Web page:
Nestled in the Yamashiro Basin between three majestic mountains on the Japanese island of Honshu is the city of Kyoto, an ancient city that beckons and entices curious travelers from around the world with its glorious houses of worship, traditional food, and a rich history that dates as far back as the sixth century. With at least two thousand Buddhist temples and Shinto shrines within its limits, a wide variety of fascinating attractions, and countless food shops and stalls along its historic streets, there is no shortage of things to see and do in Kyoto.
The low-slung buildings and houses of worship that make up the city, as well as the hints of tradition around every corner and its overall quieter atmosphere make Kyoto, which was the Japanese capital city for over a thousand years, a far cry from the bustling metal-and-concrete and neon-illuminated cityscape of the current capital, Tokyo.
This is a city whose thousands of years of history and tradition can be felt from the moment you step foot inside its boundaries and one that will bewitch you with its beautiful culture time and time again throughout your stay. When visiting a city that offers as much as Kyoto does, figuring out your itinerary can be intimidating, so I want to help you out by sharing with you the things that captured my heart during my time there in January of 2019. These are the top 10 things to see and do in Kyoto!
The first structure you’re likely to notice upon arriving in Kyoto is Kyoto Tower, an observation tower that rises high above the rest of the city. Located directly across from Kyoto Station, the tower stands atop a nine-story building that houses a three-star hotel and retail space. At 430 feet tall, this modern, steel observation tower stands in stark contrast to the other buildings in the city, which are much lower to the ground due to construction regulations that restrict how tall they can be.
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One of my favorite things to do when I travel is to get a bird’s-eye view of the places I visit, so I highly recommend buying a ticket to Kyoto Tower’s observation deck, which offers the best views in the city from 330 feet above the ground. The tower is open from 9 a.m. to 9 p.m. but the final admission is at 8:40 p.m., so be sure to keep that in mind if you’re looking to visit the tower at night.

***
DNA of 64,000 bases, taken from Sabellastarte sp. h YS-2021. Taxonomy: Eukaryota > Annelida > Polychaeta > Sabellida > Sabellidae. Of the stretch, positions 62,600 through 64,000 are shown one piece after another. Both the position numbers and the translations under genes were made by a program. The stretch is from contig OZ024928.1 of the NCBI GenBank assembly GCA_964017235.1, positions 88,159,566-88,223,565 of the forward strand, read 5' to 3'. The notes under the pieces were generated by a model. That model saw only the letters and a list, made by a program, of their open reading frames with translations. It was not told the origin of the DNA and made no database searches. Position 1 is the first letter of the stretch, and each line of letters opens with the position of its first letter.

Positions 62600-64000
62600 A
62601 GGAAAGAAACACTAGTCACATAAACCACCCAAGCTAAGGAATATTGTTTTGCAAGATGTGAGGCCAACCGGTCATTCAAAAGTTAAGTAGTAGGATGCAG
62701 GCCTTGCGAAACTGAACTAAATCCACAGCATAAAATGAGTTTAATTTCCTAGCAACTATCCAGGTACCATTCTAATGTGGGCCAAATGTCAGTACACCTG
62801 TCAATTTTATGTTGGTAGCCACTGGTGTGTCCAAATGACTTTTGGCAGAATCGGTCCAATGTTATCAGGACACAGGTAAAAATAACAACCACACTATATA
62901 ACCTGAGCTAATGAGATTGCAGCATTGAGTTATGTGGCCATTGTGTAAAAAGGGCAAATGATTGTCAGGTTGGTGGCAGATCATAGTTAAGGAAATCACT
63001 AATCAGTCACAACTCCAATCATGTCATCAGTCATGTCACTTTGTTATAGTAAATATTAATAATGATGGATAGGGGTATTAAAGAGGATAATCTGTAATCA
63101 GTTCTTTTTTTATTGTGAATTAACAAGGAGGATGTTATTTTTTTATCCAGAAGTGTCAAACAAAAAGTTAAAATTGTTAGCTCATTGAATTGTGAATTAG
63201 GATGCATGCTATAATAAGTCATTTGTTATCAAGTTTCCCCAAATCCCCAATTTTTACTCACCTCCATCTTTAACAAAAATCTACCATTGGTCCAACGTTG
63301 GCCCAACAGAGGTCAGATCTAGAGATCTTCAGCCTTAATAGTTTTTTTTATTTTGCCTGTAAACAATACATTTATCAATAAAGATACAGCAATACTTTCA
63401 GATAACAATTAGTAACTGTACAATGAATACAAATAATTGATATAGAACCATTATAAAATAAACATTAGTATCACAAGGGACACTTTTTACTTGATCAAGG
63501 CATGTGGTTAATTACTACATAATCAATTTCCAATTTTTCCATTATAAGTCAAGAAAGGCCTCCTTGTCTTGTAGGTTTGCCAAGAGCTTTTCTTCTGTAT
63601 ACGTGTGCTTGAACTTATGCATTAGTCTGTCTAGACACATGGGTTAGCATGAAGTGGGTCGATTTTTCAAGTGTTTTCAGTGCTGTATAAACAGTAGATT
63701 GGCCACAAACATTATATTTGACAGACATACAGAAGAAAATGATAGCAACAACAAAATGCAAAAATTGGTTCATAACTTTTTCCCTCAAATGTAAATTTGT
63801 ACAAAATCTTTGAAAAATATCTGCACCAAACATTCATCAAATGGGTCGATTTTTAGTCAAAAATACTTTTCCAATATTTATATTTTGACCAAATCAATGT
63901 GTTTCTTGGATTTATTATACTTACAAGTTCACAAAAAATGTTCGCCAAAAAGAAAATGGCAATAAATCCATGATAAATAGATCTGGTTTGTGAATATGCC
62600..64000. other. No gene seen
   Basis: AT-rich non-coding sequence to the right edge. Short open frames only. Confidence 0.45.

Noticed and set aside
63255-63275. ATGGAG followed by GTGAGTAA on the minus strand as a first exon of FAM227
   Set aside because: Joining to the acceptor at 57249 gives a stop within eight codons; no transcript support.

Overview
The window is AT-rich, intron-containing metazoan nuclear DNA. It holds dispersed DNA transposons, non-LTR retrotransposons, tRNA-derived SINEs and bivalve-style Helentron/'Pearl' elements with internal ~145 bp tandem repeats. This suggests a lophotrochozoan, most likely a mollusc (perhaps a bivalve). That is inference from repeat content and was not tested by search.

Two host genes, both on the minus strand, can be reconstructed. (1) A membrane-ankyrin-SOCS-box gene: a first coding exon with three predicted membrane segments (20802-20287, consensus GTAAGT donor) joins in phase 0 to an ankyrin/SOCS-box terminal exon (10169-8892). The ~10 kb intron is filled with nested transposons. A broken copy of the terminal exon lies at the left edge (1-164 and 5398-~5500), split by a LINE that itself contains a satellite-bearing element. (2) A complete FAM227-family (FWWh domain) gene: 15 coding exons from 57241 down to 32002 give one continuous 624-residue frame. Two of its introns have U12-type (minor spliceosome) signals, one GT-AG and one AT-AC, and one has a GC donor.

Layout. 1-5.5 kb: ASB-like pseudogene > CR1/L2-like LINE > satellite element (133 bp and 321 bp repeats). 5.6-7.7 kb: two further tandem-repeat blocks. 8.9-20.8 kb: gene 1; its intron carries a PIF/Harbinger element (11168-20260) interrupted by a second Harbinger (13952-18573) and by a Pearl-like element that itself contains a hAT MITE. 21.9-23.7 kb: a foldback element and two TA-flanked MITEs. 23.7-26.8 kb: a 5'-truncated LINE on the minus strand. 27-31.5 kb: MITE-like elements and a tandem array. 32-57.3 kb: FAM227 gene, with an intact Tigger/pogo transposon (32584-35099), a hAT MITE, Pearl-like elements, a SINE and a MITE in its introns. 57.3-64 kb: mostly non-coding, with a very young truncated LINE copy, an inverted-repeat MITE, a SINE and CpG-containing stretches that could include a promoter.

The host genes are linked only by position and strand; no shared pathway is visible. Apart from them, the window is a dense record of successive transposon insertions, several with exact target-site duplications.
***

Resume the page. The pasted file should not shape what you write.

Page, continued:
Ticket prices vary for high school students, elementary school students, preschool-age children, and people with disabilities, but mine cost 770 Yen, or roughly $6.93 U.S. It’s well worth the price, as the observation deck is pristine; it’s nice and clean, offers sensational views that you can inspect more closely from the binocular stands, and each of the deck’s windows have labels on them that tell you which attractions can be seen from that window. Don’t miss out on your chance to get a unique look at Kyoto that you can’t find anywhere else!
Located halfway up the mountainside of Mount Otowa in eastern Kyoto is one of the city’s 1,600 Buddhist temples and one of its most popular attractions, Kiyomizu-dera Temple. The temple was founded during the early Heian period in 778 AD as a holy place dedicated to the deity Senju-Kannon.
Though many travelers choose to skip Kiyomizu-dera Temple because it’s always packed with tourists, I think it’s still well worth a visit, as this massive, 130,000-square-meter temple complex consists of a whopping thirty buildings, including a grand main hall, which contains some of the most incredible woodwork I’ve seen in my life; a beautiful, towering pagoda; the Otowa-no-taki waterfall; a matchmaking shrine and Torii gate; and much more. The temple also offers spectacular views of the city!
Many of the complex’s buildings have been rebuilt many times in its history, and most of the ones that stand today were built in 1633. Kiyomizu-dera Temple is an architectural marvel, as it was built using no nails, and is also a UNESCO World Heritage Site and one of the 17 Historic Monuments of Ancient Tokyo. If you’re interested in learning about Japanese Buddhist culture, a trip to Kiyomizu-dera Temple is definitely one of the top things to see and do in Kyoto! Just be advised: the temple is so expansive and there are so many stairs, touring it is a bit of a workout!
One of the best ways to get a taste of the mouthwatering flavors of Japanese cuisine is to visit one of the country’s many markets, and there’s none better in Kyoto than Nishiki Market, a narrow, five-block-long shopping street and historic marketplace in the downtown area that saw its first shop open in 1310. Today, the street is lined with food stalls, souvenir shops, a few sit-down restaurants, and even a fish market!
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As you walk the narrow lane, affectionately called “Kyoto’s Kitchen” by locals, you’ll spot lots of curious items and delicious foods on either side of you, like live fish, bags of bonito flakes, white strawberries, sparrow meat, enormous oysters, hundreds of varieties of sake, sashimi, yakitori, tofu, unique types of mochi, and even tako tamago (cooked baby octopus that have been stuffed with quail eggs)! Don’t be shy—many stalls and shops offer free samples. Try as many as you can!